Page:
Court to DirecTV, Dish: Pay up in taxing case

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An appellate court on Wednesday ordered satellite-television companies to pay legal and other costs in a long-standing tax case they lost earlier this year.

After DirecTV and Dish Network sued, the Florida Supreme Court in April decided satellite TV can be taxed at a higher rate than cable TV.

The case was remanded to the 1st District Court of Appeal, which now has ordered the companies to pony up costs to the Florida Department of Revenue, the Florida Cable Telecommunications Association and others.

The satellite-TV companies had challenged the state’s Communications Services Tax (CST), which taxes cable service at 4.92 percent and satellite at 9.07 percent. (Additional local and other taxes get tacked on; click here for an explanation.)

They said that difference was unconstitutional and asked for a refund. The high court reversed a 1st District panel’s 2-1 decision, which said that taxing the two services differently is unconstitutional.

Then-1st DCA Judge Simone Marstiller, in her dissent, had said there is no discriminatory purpose in the CST because satellite and cable providers are not “similarly situated entities.”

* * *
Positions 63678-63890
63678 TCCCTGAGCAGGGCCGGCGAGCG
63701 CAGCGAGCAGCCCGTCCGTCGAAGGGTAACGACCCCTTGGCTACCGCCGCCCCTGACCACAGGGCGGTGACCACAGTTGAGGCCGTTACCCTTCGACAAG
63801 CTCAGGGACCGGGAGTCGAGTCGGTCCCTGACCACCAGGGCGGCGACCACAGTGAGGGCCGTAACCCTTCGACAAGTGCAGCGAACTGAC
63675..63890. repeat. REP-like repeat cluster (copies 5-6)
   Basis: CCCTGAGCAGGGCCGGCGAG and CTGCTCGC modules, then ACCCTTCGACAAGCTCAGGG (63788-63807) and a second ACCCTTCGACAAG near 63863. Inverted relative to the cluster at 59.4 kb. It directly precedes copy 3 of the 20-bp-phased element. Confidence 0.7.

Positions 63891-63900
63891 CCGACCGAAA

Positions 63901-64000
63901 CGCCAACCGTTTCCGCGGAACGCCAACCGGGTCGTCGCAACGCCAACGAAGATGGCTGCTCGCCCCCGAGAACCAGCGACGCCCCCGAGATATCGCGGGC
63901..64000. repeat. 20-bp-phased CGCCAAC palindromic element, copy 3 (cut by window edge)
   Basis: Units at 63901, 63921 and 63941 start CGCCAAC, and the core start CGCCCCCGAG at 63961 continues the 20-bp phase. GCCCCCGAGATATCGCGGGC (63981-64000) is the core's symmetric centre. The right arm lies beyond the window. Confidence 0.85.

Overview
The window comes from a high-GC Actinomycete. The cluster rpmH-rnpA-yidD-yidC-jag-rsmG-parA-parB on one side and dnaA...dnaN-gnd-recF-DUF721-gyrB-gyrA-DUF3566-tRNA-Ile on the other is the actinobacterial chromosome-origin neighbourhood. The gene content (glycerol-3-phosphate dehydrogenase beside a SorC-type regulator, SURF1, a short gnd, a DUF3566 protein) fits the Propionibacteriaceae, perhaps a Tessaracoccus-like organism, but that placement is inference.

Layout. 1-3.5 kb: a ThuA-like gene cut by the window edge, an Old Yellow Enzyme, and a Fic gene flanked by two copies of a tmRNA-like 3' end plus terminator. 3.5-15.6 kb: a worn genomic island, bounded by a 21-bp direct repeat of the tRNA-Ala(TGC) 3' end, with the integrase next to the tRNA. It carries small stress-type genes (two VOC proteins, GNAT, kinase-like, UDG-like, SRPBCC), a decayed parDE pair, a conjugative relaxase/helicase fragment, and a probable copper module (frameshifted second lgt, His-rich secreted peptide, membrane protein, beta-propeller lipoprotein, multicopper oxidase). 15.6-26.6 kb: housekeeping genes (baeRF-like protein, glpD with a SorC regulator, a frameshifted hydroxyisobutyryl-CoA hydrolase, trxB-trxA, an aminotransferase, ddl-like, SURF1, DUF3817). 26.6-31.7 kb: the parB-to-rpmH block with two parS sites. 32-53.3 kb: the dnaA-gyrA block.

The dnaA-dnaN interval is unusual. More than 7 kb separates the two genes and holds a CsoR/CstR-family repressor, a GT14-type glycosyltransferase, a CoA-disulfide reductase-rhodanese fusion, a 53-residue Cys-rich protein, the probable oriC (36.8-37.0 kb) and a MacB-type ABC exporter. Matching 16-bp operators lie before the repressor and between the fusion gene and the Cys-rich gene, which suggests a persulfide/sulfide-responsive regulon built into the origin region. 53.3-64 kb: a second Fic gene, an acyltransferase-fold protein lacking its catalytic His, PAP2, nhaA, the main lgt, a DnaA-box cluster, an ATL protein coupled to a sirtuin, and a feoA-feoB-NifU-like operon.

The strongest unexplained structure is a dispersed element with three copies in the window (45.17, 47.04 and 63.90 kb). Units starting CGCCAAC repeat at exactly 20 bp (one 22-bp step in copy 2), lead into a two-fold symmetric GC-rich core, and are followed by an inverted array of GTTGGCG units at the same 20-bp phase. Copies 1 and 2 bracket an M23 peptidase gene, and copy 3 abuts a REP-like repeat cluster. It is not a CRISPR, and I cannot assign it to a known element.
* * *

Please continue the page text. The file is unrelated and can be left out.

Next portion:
But the Supreme Court’s opinion, by Justice Peggy A. Quince and joined by the other justices, said there was “no evidence from the text of the statute that it was enacted with a discriminatory purpose.”

During oral argument last year, Justice Barbara Pariente had noted that “in the end, we’re really talking about the customer that either gets screwed or helped … It all gets passed on.”

Jim Rosica

Jim Rosica is the Tallahassee-based Senior Editor for Florida Politics. He previously was the Tampa Tribune’s statehouse reporter. Before that, he covered three legislative sessions in Florida for The Associated Press. Jim graduated from law school in 2009 after spending nearly a decade covering courts for the Tallahassee Democrat, including reporting on the 2000 presidential recount. He can be reached at [email protected]



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